An occasional Lisbon II blog reader…

Kicking off, with a slightly dated piece from Jürgen Habermas written in the wake of last year’s Referendum, nevertheless, and regardless of where you stand on Lisbon itself, got to the nub of a perennial problem with the European institutions:

With the exception of three members of parliament who voted “no” on the issue, the Irish people and the entire Irish political class are entirely at odds. In a sense, it is also a referendum over politics in general, making it all the more tempting to send “politics” a message. This temptation is one felt everywhere today.

This, though, is little more than unadulterated cynicism on the part of the decision makers, especially given their protestations of respect for the electorate. It is also wind in the sails of those actively wondering whether semi-authoritarian forms of pseudo-democracy practised elsewhere are perhaps more effective after all.

– That perceived lack of democracy is the reason Tom Doyle is voting no again…

– UKIP’s Nigel Farage exchanging subtexts with Brigid Laffin in Dublin recently…

– Open Europe have a number of short slug pieces from an event they convened with an interesting spread of anti Lisbon voices in Dublin, which appears to have similarly ended up in a slanging match

– And No Ordinary Fool records a similar sentiment, even though they plan to vote yes:

The EU will never be perfect. It will always be a broad church of conservatives and progressives of many different hues working together in ways unimaginable prior to the latter half of the twentieth century. On the whole, I can see the merits of what much of the Lisbon Treaty has to offer and I am not afraid of a greater pooling of sovereignty as part of that package. I will be voting in favour of adopting the treaty.

At the same time, my vote is not meant as an endorsement of any Establishment party. This vote is being cast despite their endorsement of the treaty, not because of it.

– Gaelick, brave soul that she is, is actually going to read the whole damned thing from start to finish and has a bumper set of links (one even comes to here!!)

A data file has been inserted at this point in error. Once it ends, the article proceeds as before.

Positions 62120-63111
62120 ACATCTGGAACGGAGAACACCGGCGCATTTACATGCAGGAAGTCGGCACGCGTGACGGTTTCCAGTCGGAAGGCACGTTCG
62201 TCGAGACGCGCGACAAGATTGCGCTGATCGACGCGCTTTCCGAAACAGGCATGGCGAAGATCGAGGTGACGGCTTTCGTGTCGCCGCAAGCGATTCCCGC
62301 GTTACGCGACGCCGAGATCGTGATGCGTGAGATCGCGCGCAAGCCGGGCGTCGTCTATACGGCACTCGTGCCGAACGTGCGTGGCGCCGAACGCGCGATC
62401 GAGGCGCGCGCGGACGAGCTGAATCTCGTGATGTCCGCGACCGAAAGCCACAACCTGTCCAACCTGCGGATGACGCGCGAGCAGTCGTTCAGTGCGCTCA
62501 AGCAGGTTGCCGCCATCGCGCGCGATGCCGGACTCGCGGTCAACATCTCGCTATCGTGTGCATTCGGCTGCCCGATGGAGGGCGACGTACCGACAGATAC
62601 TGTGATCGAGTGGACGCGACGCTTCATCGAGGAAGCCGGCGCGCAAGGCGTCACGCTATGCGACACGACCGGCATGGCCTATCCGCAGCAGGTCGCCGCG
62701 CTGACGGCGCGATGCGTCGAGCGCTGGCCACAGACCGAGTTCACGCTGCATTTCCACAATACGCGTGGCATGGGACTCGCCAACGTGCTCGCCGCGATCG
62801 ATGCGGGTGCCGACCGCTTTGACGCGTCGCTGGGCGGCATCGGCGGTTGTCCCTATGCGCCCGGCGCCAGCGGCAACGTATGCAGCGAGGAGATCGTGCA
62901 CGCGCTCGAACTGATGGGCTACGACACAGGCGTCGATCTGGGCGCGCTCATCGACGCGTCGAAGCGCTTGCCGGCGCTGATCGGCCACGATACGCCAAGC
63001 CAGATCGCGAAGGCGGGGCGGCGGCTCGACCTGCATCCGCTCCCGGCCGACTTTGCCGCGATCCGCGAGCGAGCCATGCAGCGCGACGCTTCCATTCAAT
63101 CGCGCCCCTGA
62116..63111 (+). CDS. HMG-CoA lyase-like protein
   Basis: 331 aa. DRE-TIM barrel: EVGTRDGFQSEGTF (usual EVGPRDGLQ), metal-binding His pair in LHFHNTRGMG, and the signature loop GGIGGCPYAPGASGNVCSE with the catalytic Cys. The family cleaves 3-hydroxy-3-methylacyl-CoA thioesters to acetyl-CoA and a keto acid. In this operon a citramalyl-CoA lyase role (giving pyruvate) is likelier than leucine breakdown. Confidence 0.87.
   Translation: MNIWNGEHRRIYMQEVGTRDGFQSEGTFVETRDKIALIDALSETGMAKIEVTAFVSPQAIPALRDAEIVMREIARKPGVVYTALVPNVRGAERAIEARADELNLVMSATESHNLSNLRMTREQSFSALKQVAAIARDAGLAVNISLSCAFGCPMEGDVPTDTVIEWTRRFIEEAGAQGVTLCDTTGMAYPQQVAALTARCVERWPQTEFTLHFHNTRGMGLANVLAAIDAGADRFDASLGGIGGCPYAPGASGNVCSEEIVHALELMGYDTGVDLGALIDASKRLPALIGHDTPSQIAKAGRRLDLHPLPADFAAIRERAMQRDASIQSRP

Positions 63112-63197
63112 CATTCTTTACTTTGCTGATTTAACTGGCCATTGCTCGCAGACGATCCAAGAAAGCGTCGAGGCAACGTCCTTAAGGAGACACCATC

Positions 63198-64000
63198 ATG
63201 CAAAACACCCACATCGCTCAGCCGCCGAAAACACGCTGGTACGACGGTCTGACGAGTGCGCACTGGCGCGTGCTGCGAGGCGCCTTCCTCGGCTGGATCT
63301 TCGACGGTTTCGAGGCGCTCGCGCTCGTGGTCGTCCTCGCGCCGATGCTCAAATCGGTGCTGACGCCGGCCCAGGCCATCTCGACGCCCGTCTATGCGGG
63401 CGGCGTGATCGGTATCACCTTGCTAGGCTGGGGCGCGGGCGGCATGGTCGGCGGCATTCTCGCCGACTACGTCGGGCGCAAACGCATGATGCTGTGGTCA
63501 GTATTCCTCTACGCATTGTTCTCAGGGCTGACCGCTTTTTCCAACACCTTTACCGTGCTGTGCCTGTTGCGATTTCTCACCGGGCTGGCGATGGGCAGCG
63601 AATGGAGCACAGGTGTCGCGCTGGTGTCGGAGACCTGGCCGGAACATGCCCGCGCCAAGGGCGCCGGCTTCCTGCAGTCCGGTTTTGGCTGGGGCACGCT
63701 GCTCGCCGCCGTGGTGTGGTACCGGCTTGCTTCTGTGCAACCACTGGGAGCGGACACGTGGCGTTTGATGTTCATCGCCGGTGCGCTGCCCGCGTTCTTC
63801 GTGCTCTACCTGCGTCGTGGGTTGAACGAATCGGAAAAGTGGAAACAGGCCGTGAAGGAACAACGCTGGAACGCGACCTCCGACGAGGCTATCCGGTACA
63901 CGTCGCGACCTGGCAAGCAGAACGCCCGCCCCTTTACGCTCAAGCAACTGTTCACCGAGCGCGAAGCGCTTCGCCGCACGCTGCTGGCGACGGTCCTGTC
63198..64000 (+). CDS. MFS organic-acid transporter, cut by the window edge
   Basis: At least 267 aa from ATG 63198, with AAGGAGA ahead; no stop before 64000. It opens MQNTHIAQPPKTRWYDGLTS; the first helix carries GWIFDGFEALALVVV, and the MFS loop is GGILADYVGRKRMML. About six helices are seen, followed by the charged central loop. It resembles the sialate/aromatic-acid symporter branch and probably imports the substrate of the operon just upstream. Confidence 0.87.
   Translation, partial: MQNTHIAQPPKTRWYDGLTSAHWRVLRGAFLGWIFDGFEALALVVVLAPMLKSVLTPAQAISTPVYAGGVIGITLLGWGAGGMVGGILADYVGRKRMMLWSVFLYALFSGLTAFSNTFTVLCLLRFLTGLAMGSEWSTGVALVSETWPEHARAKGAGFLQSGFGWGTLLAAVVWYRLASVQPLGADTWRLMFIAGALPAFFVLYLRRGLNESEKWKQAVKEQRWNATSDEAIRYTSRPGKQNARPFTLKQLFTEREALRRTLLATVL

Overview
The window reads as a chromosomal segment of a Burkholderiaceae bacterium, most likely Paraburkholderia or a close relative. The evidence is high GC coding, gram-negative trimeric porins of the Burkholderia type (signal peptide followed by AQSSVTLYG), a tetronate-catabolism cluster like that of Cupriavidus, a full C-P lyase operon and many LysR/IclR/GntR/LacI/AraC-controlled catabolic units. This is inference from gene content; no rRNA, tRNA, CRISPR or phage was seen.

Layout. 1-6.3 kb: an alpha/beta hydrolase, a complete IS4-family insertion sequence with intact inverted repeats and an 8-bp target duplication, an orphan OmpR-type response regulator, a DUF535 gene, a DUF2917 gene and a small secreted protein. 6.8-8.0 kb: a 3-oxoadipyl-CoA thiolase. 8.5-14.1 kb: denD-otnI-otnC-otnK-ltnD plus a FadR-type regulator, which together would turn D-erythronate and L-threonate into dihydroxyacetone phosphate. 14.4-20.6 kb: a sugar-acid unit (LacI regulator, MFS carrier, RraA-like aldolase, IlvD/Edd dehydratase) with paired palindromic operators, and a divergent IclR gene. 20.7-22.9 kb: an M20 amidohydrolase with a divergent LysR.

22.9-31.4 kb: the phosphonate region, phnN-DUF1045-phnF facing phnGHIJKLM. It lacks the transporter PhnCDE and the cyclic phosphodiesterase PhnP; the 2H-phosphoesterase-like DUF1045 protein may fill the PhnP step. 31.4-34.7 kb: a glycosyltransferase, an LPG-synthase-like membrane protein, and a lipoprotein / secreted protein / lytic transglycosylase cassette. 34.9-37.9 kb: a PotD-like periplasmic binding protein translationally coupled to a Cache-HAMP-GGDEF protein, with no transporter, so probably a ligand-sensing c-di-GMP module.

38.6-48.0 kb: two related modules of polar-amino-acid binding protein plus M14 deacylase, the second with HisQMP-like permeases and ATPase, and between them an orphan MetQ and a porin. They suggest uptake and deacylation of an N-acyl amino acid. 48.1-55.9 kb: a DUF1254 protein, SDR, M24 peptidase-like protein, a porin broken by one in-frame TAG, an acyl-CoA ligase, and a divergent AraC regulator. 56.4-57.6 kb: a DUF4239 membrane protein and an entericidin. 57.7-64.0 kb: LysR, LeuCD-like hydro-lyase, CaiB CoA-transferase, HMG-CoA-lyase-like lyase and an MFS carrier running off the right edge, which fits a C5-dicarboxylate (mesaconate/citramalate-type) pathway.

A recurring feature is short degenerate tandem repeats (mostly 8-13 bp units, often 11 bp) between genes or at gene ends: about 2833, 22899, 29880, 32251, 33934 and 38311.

– Bock knows what he’s against, and it doesn’t include the Treaty…

– Miriam senses a right turn ahead and doesn’t like it…

– Veronica McDermott reckons 90% of economists says Lisbon is good for you… Well we know one says it won’t make a jot of difference

– Conor’s got a good EU blog from an Irish pov, and has just joined ‘Bloggers for Europe‘…

– Suzy’s got a clip of Mr Ganley tidying away old glory before the cameras (were supposed to) start rolling…

– Jim Murray has a neat way of dealing with the Commissioner formerly known as the Minister of Finance:

The No campaign is also effective – lying in some cases but effective. Their messages are wrong but simple – Lisbon will bring down the minimum wage in Ireland. (It won’t, although the government might.) 95 % of Europeans would vote against Lisbon, if they got the chance (misquoting Commissioner McCreevy, who anyway doesn’t know what he is talking about.)

– And Gerry’s futuring on a lost Referendum takes him to weird places on ‘the dark side’ of Irish politics:

A more cynical person than myself might suggest that FF could use this opportunity to finish Fine Gael off for good. Here’s the scenario – Lisbon is lost, the economy is still in freefall and the whole Nama business is up in the air. FF call an election, knowing they will lose, and in the process throw the incoming FG/Lab coalition a mother and father of a hospital pass. Enda and Eamonn now have to make all the difficult decisions, and FF wait in the wings for a term, happy that FG and Labour have done the dirty work for them. At the next election, they step over the carcasses of Fine Gael and Labour and back into power, just as the economy is starting to pull out of recession.

, ,